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Ask the Headhunter: The do’s and don’ts for a job interview at a bar

Nick Corcodilos started headhunting in Silicon Valley in 1979 and has answered over 30,000 questions from the Ask The Headhunter community over the past decade.

In this special Making Sen$e edition of Ask The Headhunter, Nick shares insider advice and contrarian methods about winning and keeping the right job, on one condition: that you, dear Making Sense reader, send Nick your questions about your personal challenges with job hunting, interviewing, networking, resumes, job boards or salary negotiations. No guarantees — just a promise to do his best to offer useful advice.


Question: The company I’ve been talking with informed me that our next interview will be at a nearby bar where we can all sit down and relax. The manager also mentioned that he and his group will have some specific questions this time. (In the first interview, I listened more than I talked.) What’s the protocol for interviewing in a public place? I guess they want to see how I act and how I would fit in. Can you offer any do’s and don’ts for a “relaxed” bar interview?

Nick Corcodilos: The weather’s getting warmer. People want to get out of the office. So they schedule interviews in restaurants and at the local watering hole. There’s nothing wrong with this, but be careful.

There is some conventional wisdom about interviewing over a meal or over a drink. All of it assumes such a meeting is a clever ruse where the employer is watching your manners and your eating habits and possibly trying to get you “loosened up” so they can find out what you’re really like.

READ MORE: The realities of living as an independent contractor

I caution you: Don’t make any of these assumptions. It’s a business meeting. Be businesslike.

A long time ago, someone taught me to take others at face value and to always assume the best. It’s good advice. If it turns out someone is playing games with you, that should be enough to tell you what kind of person they are — and that you probably want nothing to do with them. (See “Top 10 Stupid Interview Questions.”)

As long as you are honest and sincere in your words and actions, the burden is on the other guy to act the same. I’ve found this personal policy works very well. If someone screws with me after I give him the benefit of the doubt, I never deal with him again. Word gets around.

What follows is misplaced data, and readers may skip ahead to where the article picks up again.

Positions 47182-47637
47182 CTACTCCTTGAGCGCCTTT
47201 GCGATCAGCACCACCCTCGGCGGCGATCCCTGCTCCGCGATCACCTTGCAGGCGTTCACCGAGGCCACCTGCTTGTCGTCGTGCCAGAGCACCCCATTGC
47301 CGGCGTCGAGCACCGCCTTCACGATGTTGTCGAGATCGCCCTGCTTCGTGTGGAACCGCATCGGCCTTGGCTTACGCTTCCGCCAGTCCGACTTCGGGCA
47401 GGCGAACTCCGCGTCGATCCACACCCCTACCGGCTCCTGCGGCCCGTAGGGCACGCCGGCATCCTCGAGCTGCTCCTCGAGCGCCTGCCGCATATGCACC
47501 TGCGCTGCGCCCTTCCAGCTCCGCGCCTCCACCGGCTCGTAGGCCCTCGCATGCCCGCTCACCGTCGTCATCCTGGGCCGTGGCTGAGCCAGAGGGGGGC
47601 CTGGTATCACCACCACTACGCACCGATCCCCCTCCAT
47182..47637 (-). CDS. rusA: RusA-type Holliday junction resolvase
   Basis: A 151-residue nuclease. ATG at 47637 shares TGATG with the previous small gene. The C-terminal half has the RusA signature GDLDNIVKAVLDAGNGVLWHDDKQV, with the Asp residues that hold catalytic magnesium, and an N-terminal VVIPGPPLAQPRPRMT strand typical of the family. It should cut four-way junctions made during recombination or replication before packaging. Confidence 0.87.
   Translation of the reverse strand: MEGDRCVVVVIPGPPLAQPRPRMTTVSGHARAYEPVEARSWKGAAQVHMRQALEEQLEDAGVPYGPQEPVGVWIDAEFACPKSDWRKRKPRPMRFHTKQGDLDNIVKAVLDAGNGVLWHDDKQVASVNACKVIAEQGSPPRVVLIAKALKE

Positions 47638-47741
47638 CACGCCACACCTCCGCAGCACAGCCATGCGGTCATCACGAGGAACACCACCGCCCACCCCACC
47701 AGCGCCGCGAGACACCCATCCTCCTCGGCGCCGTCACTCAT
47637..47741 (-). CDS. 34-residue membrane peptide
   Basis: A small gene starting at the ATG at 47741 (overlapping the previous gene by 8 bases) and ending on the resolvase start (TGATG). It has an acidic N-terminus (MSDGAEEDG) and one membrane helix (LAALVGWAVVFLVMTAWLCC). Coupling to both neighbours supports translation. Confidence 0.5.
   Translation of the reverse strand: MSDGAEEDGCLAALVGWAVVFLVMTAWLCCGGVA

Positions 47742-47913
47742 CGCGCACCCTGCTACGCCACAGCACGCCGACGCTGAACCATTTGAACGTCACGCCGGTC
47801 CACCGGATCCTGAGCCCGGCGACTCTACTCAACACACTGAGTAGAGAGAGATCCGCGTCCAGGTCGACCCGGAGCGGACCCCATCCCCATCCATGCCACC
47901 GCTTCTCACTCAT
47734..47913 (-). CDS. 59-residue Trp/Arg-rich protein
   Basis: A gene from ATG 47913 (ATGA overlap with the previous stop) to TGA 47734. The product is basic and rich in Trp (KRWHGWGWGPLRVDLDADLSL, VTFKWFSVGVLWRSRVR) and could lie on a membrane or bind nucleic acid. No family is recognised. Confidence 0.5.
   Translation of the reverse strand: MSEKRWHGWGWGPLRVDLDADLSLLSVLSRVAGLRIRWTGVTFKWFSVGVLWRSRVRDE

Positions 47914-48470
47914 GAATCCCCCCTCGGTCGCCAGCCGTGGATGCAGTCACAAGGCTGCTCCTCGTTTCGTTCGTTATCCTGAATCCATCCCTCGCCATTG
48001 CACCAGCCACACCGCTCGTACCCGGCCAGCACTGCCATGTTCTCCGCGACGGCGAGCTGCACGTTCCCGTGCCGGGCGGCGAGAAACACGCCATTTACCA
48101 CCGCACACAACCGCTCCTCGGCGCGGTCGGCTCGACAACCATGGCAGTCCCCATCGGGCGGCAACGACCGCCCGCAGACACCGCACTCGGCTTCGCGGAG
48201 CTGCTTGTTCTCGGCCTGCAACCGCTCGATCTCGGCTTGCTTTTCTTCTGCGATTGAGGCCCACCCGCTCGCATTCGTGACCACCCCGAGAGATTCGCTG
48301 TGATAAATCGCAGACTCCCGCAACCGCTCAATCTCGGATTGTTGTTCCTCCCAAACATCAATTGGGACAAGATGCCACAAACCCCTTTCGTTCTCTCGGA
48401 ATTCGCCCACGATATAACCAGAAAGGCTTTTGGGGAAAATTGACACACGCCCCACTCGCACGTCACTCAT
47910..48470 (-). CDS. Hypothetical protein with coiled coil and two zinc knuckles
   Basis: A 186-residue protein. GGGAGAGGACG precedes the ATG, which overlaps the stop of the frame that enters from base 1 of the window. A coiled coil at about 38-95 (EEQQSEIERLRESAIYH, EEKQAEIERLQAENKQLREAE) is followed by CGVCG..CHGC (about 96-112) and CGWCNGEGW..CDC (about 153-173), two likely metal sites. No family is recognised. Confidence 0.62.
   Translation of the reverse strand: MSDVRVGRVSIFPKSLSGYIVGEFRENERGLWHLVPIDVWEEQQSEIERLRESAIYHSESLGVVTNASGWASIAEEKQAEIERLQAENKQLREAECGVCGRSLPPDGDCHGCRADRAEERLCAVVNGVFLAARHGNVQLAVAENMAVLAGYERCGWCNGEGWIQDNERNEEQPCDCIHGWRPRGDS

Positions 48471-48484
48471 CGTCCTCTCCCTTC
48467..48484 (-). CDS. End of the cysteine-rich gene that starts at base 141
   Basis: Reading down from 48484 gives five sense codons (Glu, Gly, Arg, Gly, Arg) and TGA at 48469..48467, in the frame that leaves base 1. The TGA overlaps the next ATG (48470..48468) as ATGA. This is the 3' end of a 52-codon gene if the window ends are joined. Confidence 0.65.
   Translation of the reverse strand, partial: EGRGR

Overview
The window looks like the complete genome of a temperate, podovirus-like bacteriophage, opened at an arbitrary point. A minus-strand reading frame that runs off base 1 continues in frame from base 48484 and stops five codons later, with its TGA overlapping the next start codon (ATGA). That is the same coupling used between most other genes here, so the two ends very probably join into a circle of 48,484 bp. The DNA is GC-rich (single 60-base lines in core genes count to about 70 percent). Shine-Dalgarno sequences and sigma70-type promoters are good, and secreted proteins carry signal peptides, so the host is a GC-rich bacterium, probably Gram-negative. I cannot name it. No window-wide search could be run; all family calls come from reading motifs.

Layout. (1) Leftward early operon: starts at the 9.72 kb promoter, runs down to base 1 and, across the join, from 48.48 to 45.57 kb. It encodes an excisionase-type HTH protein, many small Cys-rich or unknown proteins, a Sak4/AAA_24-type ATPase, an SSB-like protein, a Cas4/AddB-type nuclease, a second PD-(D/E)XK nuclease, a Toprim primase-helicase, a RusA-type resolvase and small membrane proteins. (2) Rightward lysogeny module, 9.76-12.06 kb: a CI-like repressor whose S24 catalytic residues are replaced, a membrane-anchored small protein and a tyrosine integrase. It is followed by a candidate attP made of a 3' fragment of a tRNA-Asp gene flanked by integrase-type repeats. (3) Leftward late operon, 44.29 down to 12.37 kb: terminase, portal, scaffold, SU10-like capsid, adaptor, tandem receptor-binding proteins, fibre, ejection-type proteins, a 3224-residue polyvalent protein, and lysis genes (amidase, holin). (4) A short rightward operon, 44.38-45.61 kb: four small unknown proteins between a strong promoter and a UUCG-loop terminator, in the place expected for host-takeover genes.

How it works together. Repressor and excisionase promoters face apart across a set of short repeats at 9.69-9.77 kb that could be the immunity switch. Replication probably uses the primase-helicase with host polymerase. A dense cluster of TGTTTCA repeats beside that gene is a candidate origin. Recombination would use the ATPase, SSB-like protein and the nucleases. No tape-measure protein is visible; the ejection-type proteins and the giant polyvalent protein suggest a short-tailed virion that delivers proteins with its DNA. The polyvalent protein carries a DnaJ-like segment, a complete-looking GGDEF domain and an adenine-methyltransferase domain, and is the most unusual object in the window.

Be yourself. Don’t get caught up in the meaning behind the interview location. Do what you would normally do in an interview. (If you don’t feel comfortable in bars, say so and ask for a change of venue.) If you are a woman and the interviewers are all guys and the bar is questionable, use your judgment, and trust your instincts.

Order what you want to eat, but don’t spend too much of their money. Use common sense, and be polite.

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Don’t follow suit. If the boss orders beer, but you don’t drink beer, don’t order beer. If you want seltzer, order seltzer. Don’t be someone you’re not.

Trying to psych this out, so you can “do what they expect” will sink you. The entire purpose of a casual meeting is to be casual. If they have another (sneaky) agenda, then that’s their problem. Because if you buy into a sneaky agenda, you will have to live with sneaky people after you take the job.

Clever interview advice usually comes from phony experts who are trying to be clever. For example, “Don’t order anything exotic, or they’ll think you’re strange.” What if the manager values independent thinking? If you try to get clever, you will stumble all over yourself. Forget about clever. Be straightforward.

Respect yourself and respect the employer. No games. Discuss whatever they want to discuss as long as you’re comfortable with it. Hopefully, they want to talk about the work. If you’re the one introducing topics, talk about the work. Contribute whatever information you think will help them see how you will do the job profitably for the company and how you will fit into their social environment. (See: “The Basics.”)

If you and they don’t fit together, this is the time to find out. If the meeting gets weird, ask for a doggy bag and excuse yourself.

READ MORE: Ask the Headhunter: Women don’t cause the pay gap. Employers do​

Dear Readers: Have you ever done an interview in a restaurant or bar? How did it go? Ever have a weird experience?


Nick Corcodilos invites Making Sense readers to subscribe to his free weekly Ask The Headhunter© Newsletter. His in-depth “how to” PDF books are available on his website: “How to Work With Headhunters…and how to make headhunters work for you,” “Keep Your Salary Under Wraps,” “How Can I Change Careers?” and “Fearless Job Hunting.”

Send your questions to Nick, and join him for discussion every week here on Making Sense. Thanks for participating!

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